Jail or corporal punishment?
By NEIL STEINBERG email@example.com October 30, 2011 6:24PM
Updated: January 23, 2012 4:10AM
The United States has been the greatest country in the world for so long, many of its residents seem to think it’s the only country in the world.
The notion that we’re the best, and the rest of the world is so inferior it can teach us nothing, underlies our thorniest problems.
Immigration, for one. Though a nation of immigrants, we tolerate a broken naturalization system and a serf army of 11 million in legal limbo while feigning an outsized respect for law, trying to conceal our all-too-common terror at the fact that the United States is receiving millions of new residents from other places, many Spanish-speakers who, inevitably, will alter the country.
Or health care. That most every industrial nation on earth but ours already has socialized medicine doesn’t make national health care opponents pause; if anything, it stokes their fervor. Millions of critics raise the specter of socialist France and Sweden, as if that were enough to win the point, completely ignoring — not that they ever knew in the first place — that per capita, health care costs in France and Sweden are half of what they are in the U.S., while life expectancy in those nations is longer by 2.4 years.
Perhaps the American social woe that can be best grasped by looking abroad is our prison system. On any given day, the U.S. incarcerates 2.3 million people (more than 1 percent of its adult population) — far, far more than any other country in the world, including China (at least officially), which has a billion more citizens than we do.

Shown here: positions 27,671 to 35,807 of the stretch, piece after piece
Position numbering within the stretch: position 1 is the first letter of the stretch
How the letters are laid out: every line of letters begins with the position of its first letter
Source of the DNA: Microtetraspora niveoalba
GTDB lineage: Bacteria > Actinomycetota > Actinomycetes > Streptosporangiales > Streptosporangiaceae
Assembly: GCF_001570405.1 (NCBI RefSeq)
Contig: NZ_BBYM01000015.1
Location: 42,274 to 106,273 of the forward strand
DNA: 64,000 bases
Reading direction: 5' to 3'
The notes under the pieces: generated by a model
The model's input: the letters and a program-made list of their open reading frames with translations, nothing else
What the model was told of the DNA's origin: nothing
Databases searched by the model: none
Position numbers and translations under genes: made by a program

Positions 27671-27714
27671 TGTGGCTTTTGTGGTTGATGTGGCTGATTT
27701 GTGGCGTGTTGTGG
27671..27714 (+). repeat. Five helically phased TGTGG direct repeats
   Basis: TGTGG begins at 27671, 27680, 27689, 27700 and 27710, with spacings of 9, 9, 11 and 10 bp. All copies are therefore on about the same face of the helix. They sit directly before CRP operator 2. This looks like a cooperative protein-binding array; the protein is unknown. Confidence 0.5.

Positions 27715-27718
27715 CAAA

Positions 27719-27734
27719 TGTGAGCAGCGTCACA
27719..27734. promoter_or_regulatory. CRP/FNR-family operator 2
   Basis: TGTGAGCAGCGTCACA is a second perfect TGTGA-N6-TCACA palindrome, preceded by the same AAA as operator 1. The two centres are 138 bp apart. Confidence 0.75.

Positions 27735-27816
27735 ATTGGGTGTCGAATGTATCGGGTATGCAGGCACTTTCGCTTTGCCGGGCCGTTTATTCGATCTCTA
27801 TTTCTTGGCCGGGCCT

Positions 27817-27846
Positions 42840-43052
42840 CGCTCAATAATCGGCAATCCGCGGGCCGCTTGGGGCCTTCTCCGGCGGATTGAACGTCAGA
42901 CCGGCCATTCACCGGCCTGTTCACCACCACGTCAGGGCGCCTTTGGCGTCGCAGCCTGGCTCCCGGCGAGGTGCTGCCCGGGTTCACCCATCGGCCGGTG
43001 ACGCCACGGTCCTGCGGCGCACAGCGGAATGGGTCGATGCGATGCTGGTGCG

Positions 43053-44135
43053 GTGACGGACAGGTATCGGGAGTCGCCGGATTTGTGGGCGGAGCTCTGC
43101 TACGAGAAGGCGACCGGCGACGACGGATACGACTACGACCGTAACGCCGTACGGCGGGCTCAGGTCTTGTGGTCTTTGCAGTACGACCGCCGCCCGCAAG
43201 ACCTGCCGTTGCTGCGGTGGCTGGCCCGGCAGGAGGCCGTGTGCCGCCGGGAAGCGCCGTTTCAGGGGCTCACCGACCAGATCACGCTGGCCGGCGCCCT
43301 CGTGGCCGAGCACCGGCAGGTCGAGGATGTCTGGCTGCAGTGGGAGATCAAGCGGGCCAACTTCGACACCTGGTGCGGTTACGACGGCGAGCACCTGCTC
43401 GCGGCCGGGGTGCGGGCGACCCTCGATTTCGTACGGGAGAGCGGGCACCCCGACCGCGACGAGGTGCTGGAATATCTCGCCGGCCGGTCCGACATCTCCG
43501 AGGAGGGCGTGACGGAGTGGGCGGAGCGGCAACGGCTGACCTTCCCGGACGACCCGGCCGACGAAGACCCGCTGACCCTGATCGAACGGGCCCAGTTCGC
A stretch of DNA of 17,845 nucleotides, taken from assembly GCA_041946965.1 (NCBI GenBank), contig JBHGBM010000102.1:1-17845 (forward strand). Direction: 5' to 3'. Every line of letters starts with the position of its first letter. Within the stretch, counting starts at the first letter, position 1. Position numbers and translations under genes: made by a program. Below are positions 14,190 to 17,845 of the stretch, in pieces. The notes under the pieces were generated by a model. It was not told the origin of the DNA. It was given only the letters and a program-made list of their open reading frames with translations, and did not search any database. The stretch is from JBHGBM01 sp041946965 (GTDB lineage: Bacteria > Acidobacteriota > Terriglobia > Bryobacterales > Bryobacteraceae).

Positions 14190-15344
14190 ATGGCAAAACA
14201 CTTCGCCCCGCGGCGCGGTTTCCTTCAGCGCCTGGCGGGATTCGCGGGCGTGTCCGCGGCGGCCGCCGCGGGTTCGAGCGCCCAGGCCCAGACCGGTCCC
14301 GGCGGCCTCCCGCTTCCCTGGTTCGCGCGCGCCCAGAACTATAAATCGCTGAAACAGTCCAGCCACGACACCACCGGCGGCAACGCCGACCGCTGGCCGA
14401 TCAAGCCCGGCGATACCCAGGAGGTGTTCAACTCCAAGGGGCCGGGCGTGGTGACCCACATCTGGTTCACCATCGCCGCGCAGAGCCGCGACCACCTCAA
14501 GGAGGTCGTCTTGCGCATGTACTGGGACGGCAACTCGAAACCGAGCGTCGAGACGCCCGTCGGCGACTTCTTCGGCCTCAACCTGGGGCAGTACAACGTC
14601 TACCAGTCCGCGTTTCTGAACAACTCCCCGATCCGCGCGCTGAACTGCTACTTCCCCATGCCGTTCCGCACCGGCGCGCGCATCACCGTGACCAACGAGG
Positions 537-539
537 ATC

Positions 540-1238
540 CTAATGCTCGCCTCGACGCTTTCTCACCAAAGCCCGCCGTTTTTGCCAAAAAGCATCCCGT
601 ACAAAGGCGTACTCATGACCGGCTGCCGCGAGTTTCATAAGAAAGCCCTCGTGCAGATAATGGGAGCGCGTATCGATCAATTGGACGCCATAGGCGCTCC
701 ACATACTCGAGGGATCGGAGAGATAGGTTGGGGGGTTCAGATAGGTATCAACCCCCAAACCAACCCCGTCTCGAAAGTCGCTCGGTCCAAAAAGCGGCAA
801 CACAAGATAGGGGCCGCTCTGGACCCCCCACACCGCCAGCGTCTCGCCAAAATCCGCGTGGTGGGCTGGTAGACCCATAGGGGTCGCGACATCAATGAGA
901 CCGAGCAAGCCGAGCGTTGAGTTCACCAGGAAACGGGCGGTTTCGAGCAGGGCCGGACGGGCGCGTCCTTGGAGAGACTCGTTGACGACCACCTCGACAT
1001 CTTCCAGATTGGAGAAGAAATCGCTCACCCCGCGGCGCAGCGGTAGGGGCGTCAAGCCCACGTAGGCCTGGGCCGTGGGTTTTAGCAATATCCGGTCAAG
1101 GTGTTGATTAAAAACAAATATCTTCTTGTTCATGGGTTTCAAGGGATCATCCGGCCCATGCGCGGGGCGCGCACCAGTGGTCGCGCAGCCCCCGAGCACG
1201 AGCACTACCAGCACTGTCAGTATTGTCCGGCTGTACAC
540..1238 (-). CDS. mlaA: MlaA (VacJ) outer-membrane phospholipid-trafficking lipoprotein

This is all laid out in a little orange book whose arresting title — In Defense of Flogging (Basic Books, $20) — caught my eye.
In it, New York assistant law professor and former cop Peter Moskos argues that we’d be better off punishing criminals by reducing their behinds to a bloody pulp with a four-foot bamboo cane and then setting them free instead of putting them in prison. If that seems a barbaric option, Moskos points out, then what does it say about the barbarism of prison that most people, confronted with the choice between five years in a cell or 10 lashes, would take the whipping?
“If we wish to punish criminals, and we do, flogging a man — shaming him and hurting him briefly — is better than the long-term mental torture of incarceration,” he writes.
I kept waiting for Moskos to drop the mask and reveal that this is a Jonathan Swift-like satire, a “modest proposal.” But he is sincere, even enthusiastic, claiming, “Flogging is refreshingly transparent and honest.” He never flinches from gruesome depictions of floggings from countries such as Malaysia, where it is still practiced, just as he carefully explores the utterly skewed racial calculus of incarceration in America, where half of all black men who don’t receive a high school diploma end up in jail at some time in their lives, and the whole prison system can be seen as a scam for one racial group to get paid for punishing another.
“The cynical among us might even say we’re spending billions of dollars to pay poor, rural, unemployed whites to guard poor urban unemployed blacks,” he writes.
You can poke a few small holes in the book: China’s incarceration figures are what the totalitarian regime officially admits to; the actual number may be much higher.
Will flogging ever come back? Not a snowball’s chance. We won’t rationalize emptying the prisons with a return to corporal punishment, though we do seem willing to do so as an austerity measure, and indeed Cook County Board President Toni Preckwinkle is pushing to save the county millions by getting non-violent offenders out of the Cook County Jail. Best of luck to her.
But Moskos has brilliantly used the old PR trick of marrying a complex, off-putting topic to a fascinating one. If you want to trick people into reading about penal reform, brandish a whip. And be brief.
In Defense of Flogging is 154 pages long. I read it in less than a day, and it is an eloquent cry to address a problem that we spend billions of dollars trying to ignore. “We’ve run out of options,” Moskos writes. “What we have in America is a massive, terrifying and out-of-control experiment in incarceration.”
There’s no arguing about that.